The Spirit of Hope, Wiesel & Rushdie & interesting questions
On Monday evening this week, I attended the Spirit of Hope benefit where Salman Rushdie and Elie Wiesel discussed a variety of questions related to freedom, hope and peace. Rushdie made points that I believe to be true. He said, "We all live in and through and by telling stories."
Because of this, he also said that the first victim of a dictatorship is language. Dictators know that power means the ability to change the stories people tell.
Wiesel made a related point. He said that there was no point in pressuring Israel because the Jews, as a people, can withstand pressure. He said they have less resistance to seduction.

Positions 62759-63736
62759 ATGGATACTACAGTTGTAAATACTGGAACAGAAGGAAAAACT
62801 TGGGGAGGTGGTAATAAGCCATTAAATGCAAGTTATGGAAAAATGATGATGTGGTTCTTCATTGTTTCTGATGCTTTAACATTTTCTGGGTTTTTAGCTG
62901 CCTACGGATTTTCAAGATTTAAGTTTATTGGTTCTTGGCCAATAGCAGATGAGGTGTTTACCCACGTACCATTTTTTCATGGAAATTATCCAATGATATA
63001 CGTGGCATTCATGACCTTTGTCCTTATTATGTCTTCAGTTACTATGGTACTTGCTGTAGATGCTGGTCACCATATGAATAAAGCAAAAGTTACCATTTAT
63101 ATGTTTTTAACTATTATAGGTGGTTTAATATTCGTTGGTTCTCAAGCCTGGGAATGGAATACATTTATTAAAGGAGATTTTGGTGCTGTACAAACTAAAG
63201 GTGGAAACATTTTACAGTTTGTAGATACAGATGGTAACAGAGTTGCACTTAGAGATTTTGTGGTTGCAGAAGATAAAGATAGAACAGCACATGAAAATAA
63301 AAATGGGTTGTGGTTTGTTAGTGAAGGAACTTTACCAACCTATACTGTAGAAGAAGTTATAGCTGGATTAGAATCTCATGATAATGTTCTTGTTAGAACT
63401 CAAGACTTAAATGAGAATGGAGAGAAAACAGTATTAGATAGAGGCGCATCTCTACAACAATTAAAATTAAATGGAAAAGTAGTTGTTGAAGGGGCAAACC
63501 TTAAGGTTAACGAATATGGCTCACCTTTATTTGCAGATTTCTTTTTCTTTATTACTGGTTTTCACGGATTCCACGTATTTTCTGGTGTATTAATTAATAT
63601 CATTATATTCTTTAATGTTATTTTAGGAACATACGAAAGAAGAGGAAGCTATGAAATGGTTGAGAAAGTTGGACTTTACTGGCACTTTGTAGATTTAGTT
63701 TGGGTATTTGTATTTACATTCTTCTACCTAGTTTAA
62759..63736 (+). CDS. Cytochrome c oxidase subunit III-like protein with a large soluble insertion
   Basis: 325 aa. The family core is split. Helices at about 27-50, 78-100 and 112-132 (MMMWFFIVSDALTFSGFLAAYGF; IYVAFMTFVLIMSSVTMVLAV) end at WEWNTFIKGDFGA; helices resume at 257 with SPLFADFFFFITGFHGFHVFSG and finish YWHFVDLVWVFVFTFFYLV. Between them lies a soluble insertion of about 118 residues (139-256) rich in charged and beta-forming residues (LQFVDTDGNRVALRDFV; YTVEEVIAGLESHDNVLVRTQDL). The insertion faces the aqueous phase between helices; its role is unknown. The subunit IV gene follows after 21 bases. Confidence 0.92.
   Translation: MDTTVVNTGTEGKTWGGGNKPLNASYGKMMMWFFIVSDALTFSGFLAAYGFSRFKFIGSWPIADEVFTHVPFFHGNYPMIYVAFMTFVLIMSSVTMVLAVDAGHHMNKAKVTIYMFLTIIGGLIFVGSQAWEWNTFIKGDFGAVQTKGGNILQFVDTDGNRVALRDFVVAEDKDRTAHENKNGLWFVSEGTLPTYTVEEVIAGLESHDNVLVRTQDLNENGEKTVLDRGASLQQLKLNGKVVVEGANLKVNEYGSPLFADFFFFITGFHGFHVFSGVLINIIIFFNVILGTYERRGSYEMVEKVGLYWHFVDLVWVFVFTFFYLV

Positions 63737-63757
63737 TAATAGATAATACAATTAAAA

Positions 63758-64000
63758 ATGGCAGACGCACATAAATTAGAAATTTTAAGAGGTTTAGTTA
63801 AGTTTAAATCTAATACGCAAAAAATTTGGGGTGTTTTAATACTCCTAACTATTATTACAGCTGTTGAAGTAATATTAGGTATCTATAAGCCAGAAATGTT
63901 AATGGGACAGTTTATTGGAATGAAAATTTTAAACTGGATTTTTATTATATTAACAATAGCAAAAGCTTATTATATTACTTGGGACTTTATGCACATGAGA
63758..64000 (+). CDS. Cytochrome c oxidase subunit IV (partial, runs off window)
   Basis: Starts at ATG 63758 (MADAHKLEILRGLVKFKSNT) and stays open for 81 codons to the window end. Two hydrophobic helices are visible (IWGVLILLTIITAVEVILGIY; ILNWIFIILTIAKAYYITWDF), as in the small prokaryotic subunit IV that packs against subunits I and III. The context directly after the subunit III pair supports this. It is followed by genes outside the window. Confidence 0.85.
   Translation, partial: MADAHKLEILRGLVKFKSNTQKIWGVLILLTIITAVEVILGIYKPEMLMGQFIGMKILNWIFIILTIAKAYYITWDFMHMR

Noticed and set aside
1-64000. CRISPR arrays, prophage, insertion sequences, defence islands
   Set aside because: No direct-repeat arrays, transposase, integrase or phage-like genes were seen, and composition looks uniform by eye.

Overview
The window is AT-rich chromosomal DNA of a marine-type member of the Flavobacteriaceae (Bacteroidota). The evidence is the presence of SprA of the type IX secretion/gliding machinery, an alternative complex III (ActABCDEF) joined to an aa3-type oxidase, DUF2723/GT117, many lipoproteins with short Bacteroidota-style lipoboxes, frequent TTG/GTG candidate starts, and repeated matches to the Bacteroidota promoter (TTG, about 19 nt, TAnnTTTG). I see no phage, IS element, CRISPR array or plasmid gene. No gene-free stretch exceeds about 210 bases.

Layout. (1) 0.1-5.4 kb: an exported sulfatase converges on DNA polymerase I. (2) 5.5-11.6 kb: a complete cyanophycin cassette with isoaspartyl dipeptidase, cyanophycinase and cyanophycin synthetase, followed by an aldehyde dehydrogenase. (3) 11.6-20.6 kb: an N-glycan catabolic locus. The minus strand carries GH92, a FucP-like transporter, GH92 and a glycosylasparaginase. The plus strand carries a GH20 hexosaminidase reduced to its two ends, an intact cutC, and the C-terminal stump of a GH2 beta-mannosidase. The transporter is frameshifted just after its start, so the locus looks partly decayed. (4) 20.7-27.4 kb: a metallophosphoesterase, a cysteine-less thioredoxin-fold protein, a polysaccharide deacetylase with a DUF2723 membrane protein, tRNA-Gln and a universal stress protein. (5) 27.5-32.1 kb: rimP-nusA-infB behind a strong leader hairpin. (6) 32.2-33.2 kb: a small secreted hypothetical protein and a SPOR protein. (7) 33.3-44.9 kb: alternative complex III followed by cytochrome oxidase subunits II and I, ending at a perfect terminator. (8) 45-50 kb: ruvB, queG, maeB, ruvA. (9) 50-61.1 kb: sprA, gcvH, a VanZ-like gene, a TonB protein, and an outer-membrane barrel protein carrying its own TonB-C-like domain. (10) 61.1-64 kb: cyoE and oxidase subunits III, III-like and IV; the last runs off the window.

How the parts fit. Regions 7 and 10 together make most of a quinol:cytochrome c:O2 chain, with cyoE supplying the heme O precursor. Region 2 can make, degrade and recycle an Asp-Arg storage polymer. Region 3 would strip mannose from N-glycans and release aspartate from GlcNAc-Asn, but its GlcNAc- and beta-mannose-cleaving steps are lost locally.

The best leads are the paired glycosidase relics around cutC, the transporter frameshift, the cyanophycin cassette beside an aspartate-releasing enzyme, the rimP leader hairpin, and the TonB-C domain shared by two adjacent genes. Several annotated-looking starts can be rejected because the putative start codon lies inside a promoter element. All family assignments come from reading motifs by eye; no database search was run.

The implication is that there are at least two ways to change the stories people tell, and one of them is harder to resist. No one at the Spirit of Hope picked up on this thread and applied it to other stories that need to change if the world is to find a measure of peace in the Middle East. No one said that the answer to Iran and Palestine is seduction.
And yet, the stories of Iran and Palestine must change if the world is to find hope in the Middle East. And seduction seems to have helped elsewhere. Seduction - the potential for prosperity and pleasure - lures young people away from suicide (whether it comes through gangs or drugs or terrorism). Seduction - the ability to offer to replace pain with pleasure - is hard to resist.
What are the arts of seduction? Maybe it's time to study them more carefully.